This is the prime legacy of the Soviet past. This is also the reason why Ukraine can’t get anything done. It can’t, like Atlas, shrug the hordes of bureaucrats and budget workers off its shoulders, it can’t leave behind Ukraine’s outdated pension system (which is why I get mad every time someone mentions ‘Yatsenyuk’s hardon for austerity’). This is why half the fucking economy, including the hyper-profitable IT sector, is in the shadow, because it has to deal with a zillion permits and certificates from every single Department of Redundancy Department there is in this country. This is why socks and underwear have to go through a zillion ministries (Ministry of Economy, Ministry of Social Policy, Ministry of Health, Ministry of Silly Walks, the list goes on) before they can get procured, and they have to do that because MPs are either bought by local strongmen or care more about their own enrichment than the country. And an MP is easily bought, because 6800 UAH a month do not pay an MP’s bills.

Yes, yes, you say, but why demolish ISO Standard Lenin Statues, rename streets, ban red flags and hammer-n-sickles, and so on? How will it solve Ukraine’s problems? The answer is, of course, that it won’t. I’m not sure how to solve Ukraine’s problems, because if I were, I won’t be sitting at home writing this.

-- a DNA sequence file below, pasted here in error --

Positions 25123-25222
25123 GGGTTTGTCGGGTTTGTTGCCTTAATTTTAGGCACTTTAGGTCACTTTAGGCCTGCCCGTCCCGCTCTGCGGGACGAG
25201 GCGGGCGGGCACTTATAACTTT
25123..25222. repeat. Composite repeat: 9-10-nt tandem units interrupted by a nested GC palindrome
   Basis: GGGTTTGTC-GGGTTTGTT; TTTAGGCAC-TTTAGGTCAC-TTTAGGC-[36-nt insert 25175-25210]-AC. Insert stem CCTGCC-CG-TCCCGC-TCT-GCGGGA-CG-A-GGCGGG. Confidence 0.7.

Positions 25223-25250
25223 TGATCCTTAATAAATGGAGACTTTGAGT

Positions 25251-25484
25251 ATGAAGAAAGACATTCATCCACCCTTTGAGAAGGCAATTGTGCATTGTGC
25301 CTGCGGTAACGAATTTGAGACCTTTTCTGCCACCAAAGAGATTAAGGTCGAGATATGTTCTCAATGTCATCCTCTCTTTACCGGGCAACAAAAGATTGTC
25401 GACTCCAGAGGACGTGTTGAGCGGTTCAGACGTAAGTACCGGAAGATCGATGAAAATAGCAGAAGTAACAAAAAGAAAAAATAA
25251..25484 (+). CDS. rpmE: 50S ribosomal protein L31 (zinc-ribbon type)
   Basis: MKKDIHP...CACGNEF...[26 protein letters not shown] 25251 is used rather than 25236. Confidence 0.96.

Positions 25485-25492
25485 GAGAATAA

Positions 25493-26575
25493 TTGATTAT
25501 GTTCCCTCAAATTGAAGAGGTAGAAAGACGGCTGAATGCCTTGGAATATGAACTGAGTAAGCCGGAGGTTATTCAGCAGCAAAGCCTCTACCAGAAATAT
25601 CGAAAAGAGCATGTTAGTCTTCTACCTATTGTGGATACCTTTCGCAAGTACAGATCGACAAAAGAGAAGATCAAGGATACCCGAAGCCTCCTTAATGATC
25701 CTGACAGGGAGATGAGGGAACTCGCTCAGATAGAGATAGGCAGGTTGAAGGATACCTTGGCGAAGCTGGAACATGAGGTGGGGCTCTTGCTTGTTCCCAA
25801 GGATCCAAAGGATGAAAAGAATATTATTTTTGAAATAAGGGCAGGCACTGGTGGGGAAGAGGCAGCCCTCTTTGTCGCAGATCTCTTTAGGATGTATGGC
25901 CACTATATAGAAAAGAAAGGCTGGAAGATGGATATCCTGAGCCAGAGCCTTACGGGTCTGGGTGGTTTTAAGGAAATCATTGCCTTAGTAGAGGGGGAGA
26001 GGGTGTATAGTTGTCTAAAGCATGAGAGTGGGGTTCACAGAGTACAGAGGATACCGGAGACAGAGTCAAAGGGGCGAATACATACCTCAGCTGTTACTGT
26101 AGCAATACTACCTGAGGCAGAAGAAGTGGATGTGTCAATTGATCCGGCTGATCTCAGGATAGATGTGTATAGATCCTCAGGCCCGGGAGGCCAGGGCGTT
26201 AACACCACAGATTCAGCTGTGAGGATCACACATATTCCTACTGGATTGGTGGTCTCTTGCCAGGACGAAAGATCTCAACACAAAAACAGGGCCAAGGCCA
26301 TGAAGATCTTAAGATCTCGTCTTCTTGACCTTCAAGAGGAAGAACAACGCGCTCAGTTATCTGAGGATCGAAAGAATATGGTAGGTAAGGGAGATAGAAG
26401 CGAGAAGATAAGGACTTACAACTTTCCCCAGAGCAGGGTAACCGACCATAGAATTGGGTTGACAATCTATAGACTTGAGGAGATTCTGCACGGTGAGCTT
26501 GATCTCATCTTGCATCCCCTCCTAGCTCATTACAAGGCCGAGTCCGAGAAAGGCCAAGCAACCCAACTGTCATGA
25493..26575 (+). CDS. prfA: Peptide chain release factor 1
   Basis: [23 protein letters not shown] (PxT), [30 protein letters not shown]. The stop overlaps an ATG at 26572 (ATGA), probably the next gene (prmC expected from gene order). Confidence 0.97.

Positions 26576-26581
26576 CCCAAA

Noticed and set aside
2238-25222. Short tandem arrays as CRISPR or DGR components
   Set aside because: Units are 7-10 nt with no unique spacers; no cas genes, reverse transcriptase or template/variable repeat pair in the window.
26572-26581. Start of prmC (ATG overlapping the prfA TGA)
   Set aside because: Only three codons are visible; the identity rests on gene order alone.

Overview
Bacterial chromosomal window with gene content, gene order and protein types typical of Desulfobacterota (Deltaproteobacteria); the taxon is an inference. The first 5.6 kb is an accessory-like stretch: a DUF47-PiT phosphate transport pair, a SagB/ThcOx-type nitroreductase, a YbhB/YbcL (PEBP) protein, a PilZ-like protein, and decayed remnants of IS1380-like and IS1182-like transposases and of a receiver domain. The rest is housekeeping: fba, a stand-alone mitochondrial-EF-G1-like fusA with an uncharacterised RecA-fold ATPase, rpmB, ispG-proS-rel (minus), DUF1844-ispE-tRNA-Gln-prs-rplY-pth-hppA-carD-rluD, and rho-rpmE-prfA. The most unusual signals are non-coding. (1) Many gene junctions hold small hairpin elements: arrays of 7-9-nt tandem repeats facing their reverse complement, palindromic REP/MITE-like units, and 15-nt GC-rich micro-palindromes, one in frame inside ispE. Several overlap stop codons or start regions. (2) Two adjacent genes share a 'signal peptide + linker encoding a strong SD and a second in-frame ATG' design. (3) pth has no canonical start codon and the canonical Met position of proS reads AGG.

But they will serve as a sign. A sign of commitment. An ISO Standard Lenin Statue (standing before an ISO Standard Soviet Governmental Building on an ISO Standard Soviet Small Town Square for bonus points) is more than a sacred cow and rally point for local vatniks or pensioners (themselves carriers of the sovok mentality). It is more than a sign of Ukraine’s independence being crushed, back in 1920. Rather, it is a sign of how things will never change. How things will always be the same. How business will chafe under countless permits and certificates, how bureaucrats will take bribes, how doctors and teachers will take bribes, how factory workers will be serfs to local strongmen, how pensioners will vote for 200 UAH and a box of buckwheat, how MPs will stay bought by local strongmen, how police will abuse their powers, how half the fucking economy will stay in the shadow, while the other half is completely controlled by local strongmen and feudal lords, and how this will never ever change.